Wanda Film Unit Shares Plunge When Trade Resumes After 16-Month Pause
The film unit of Chinese entertainment titan Dalian Wanda Group opened down beyond the daily 10% limit on Monday, the first trading day after shares were suspended to allow the company to work out an asset restructuring plan.
Wanda, the owner of U.S. film studio Legendary Entertainment, suspended trading of its shares in July 2017 as it began preparing the plan that eventually saw it inject $15 billion worth of filmmaking assets into its Shenzhen-listed unit Wanda Film Holding Co. Ltd. The final deal was considerably smaller than the first restructuring plan the company issued in early 2016, which later collapsed.
The value of the transaction totaled around 106 billion yuan ($15 billion), less than one-third the size of the 2016 proposal and nearly 10% less than the June draft of the plan, which set the framework for the final deal — pending regulatory approval.
The June plan raised questions at the securities regulator due to its high valuations, large total deal price and the huge goodwill involved. Goodwill is an intangible asset that arises when one company purchases another for a premium value. But Wanda Film repeatedly delayed answering these questions, until the latest plan was released.
Wanda Film said that the deal has been downsized and that the movie market is promising. But the transaction is still pending approval by the company’s shareholders, the securities regulator and the national market administration.
Legendary Entertainment, which has produced films including the “Dark Knight” trilogy of Batman movies and the last two Jurassic Park features, was part of the 2016 blueprint but was left out of both the June plan and the final deal.
Market reaction to the downsized deal, the details of which were disclosed before trading resumed Monday, saw Wanda Film’s market cap shrink by 6 billion yuan. The company said that it would issue new shares to finance the transaction.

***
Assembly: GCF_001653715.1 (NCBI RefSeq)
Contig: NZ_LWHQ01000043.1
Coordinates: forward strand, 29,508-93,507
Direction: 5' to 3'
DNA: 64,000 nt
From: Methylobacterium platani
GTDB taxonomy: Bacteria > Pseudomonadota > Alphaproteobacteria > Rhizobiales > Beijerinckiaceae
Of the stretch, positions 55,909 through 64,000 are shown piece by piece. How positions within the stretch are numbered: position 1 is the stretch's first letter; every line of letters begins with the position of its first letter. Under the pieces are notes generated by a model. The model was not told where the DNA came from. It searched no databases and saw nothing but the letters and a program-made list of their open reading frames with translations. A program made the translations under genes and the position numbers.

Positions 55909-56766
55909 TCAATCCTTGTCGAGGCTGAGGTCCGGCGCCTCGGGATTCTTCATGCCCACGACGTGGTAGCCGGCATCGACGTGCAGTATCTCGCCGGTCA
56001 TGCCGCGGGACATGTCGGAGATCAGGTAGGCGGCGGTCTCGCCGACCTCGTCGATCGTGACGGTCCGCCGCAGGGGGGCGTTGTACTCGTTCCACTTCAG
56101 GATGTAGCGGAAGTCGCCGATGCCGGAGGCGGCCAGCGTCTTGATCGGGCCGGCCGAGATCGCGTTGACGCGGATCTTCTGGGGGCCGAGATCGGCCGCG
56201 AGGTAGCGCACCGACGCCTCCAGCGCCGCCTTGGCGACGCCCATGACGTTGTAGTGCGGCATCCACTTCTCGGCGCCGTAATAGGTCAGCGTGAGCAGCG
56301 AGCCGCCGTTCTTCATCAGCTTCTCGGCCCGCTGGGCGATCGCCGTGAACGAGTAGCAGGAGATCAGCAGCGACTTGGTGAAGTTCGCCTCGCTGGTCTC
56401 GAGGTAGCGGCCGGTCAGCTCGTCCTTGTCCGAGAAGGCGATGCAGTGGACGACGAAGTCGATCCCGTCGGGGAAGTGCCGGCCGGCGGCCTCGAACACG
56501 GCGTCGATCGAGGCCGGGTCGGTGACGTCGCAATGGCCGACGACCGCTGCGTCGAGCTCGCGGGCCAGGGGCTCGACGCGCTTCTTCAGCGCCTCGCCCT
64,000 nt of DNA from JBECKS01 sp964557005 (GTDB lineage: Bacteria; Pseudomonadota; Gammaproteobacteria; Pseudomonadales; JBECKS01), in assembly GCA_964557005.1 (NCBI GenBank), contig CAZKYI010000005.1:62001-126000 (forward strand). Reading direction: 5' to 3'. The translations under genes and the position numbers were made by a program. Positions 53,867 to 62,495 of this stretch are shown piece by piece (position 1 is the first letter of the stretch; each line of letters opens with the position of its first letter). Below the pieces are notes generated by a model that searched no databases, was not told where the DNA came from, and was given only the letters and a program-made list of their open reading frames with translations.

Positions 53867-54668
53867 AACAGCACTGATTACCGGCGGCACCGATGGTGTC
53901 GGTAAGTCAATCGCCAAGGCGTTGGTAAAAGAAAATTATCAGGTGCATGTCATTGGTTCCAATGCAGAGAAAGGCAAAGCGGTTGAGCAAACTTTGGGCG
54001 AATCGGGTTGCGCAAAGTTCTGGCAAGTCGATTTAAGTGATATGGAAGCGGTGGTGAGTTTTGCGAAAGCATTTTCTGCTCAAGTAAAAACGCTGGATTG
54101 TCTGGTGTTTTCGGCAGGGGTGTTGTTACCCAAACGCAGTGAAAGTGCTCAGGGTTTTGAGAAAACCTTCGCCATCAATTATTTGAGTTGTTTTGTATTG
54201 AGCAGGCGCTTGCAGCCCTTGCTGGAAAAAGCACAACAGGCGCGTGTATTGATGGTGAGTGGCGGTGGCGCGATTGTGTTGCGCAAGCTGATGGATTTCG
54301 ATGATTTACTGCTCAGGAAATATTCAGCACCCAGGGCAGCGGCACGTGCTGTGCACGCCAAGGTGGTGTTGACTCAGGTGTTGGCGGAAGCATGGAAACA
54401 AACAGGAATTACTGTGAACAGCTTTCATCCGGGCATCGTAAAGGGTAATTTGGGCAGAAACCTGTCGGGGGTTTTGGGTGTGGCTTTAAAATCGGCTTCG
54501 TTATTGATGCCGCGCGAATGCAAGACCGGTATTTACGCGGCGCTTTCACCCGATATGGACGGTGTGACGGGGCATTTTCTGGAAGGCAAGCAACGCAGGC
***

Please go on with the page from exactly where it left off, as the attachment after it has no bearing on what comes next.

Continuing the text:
Upon clarifying the exclusion of Legendary Entertainment from the deal, Wanda Film said that the transaction aimed at cementing Wanda’s leading position in the domestic film market only, and that the U.S.-based Legendary isn’t relevant to the deal. It added that foreign film titles have very limited access to the China film market.
Wanda is China’s top film distributor. Films in which Wanda invested raked in 15.8 billion yuan last year, occupied about 28% of the market. Wanda said that the asset restructuring will help the film unit to expand its business from cinema operation into movie production.
The deal has finally arrived at a time when mergers and acquisitions (M&A) in China’s turbulent entertainment and media industry have slowed since 2016, and the regulatory reviews of such deals have become stricter. According to Caixin calculations, 20 transactions in the sector were killed between 2017 and the end of June this year, and half of the blocked ones took place in the first half of 2018.
China’s film sector has been experiencing a shake-up this year as Beijing has launched a campaign to regulate show business tax payment after punishing the country’s highest-paid actress for tax evasion.
Some of Wanda Film’s subsidiaries are registered in the tax-haven border town of Khorgas in Northwest China’s Xinjiang Uygur autonomous region, which has been in the spotlight recently amid the campaign against tax evasion. Wanda said the tax reduction it now enjoys through its Khorgas registrations will expire by 2020.
Contact reporter Coco Feng (email@example.com)
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